Is the Isle of Man a Country?
- The Isle of Man is a self-governing British Crown dependency, sometimes known simply as Mann (with two Ns), or Manx.
- Mann has a strongly Viking heritage and became a separate kingdom, along with many of the Scottish islands, was tussled over by Scotland and England over time and was eventually ruled by the English Stanley family for many years until it passed to the Scottish Duke of Atholl.
- The Isle of Man today is not part of the United Kingdom (and was never part of the EU for that matter). It’s a Crown Dependency, which means that it is technically a possession of the crown directly, it is not a territory of the UK. The UK never conquered the island; the crown bought the title, The Lord of Mann, in 1765 from the Duke of Atholl (to prevent lost revenue from smuggling). So, the Queen is Lord of Mann (not Lady).
- Mann has the oldest continuous parliament in the world, standing since 979 with no break. Since 1990, it has been led by a president. Before this it was presided over by a lieutenant governor, sent from the UK. The parliament is called The Tynwald, which means meeting place. The districts of the island are called sheadings and the original Tynwald Hill is built of soil taken from each of the sheadings.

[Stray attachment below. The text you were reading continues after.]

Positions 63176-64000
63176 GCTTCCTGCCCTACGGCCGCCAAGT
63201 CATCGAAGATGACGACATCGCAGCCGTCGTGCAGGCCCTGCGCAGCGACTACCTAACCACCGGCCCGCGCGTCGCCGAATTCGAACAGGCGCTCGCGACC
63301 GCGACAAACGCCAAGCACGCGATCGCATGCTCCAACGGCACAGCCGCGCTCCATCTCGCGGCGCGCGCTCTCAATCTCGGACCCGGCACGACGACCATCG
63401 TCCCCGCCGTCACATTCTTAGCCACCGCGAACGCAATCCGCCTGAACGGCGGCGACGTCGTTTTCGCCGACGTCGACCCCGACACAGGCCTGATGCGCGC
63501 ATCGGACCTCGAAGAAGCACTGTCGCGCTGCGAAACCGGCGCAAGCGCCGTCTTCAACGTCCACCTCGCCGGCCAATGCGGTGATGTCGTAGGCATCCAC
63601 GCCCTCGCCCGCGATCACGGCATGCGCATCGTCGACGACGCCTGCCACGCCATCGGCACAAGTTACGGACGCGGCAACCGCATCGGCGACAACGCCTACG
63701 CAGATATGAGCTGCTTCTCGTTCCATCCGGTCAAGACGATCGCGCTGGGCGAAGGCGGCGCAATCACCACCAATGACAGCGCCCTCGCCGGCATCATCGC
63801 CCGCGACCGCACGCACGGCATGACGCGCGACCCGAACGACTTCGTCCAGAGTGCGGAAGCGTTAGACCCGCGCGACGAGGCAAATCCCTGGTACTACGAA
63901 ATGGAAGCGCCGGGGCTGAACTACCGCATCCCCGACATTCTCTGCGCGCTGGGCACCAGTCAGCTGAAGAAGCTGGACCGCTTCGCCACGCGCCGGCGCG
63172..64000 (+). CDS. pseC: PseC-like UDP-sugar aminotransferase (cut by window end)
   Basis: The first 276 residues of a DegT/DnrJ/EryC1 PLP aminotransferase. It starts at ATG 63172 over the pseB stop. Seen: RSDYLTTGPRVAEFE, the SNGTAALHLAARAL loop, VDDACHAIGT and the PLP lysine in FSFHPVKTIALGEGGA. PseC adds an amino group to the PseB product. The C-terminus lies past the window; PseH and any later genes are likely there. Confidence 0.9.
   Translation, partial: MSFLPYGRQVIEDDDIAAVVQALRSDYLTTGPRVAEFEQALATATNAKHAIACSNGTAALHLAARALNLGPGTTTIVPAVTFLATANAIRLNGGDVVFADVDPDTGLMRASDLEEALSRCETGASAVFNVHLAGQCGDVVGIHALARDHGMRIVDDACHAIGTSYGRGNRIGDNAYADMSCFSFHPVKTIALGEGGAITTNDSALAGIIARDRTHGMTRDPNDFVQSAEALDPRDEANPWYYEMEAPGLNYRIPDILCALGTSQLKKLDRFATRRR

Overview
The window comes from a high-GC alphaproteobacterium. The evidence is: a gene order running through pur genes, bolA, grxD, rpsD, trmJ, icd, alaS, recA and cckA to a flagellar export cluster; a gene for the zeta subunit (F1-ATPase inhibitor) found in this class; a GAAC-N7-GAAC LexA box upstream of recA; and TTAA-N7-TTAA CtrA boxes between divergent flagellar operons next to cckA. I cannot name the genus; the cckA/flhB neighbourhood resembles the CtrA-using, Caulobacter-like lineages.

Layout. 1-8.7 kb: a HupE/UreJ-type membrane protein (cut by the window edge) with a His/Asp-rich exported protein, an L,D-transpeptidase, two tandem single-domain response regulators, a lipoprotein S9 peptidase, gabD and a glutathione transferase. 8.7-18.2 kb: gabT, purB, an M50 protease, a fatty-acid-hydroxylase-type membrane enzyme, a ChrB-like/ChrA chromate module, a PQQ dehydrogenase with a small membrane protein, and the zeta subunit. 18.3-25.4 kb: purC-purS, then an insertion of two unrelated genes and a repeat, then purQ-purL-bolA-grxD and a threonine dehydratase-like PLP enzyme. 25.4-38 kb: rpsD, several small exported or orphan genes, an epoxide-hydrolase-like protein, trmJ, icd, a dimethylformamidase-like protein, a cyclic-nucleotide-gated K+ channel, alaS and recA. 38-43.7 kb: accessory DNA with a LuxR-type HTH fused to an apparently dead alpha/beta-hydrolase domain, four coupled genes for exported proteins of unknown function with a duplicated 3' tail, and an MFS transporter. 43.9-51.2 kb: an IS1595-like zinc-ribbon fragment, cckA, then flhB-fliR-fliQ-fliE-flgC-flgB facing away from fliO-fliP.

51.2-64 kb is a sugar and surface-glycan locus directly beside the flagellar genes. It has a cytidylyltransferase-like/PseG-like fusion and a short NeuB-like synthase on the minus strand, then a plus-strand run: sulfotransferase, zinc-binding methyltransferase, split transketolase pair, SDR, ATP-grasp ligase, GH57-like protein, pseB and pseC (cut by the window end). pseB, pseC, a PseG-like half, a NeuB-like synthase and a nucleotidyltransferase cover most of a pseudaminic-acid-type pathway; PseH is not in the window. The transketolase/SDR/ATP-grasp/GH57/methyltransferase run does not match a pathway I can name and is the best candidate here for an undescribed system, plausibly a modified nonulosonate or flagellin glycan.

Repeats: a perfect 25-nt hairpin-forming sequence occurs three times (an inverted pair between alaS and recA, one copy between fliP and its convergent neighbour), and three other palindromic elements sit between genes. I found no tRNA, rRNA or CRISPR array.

Facts and Factoids
- The population of Mann, or Manx, is 83,000.
- The flag is the distinctive three legged triskelion, which represents movement. It is based on the Manx coat of arms, which dates back to the thirteenth century.
- The original language, Manx, was a Gaelic language. The last native speaker died in 1974, although there are attempts to revive the language
- The British Pound is used as currency; the island is often utilised as a tax haven –‘offshore investments’.
- The Bee Gees were all born on the Isle of Man. The family owned a house there (used as a recording studio) until very recently
What to Do on the Isle of Man?
- This is another island firmly rooted in the last century.
- Enjoy going back in time - visit the museum and the living villages
- Sample the many different types of transport-especially the horse drawn carriages
- Take in the the castles and the harbours
- Enjoy the stunning scenery
- You can get round the island in a day if you whizz- like the bikes - the annual TT motorcycle race is one of the most dangerous races in the world.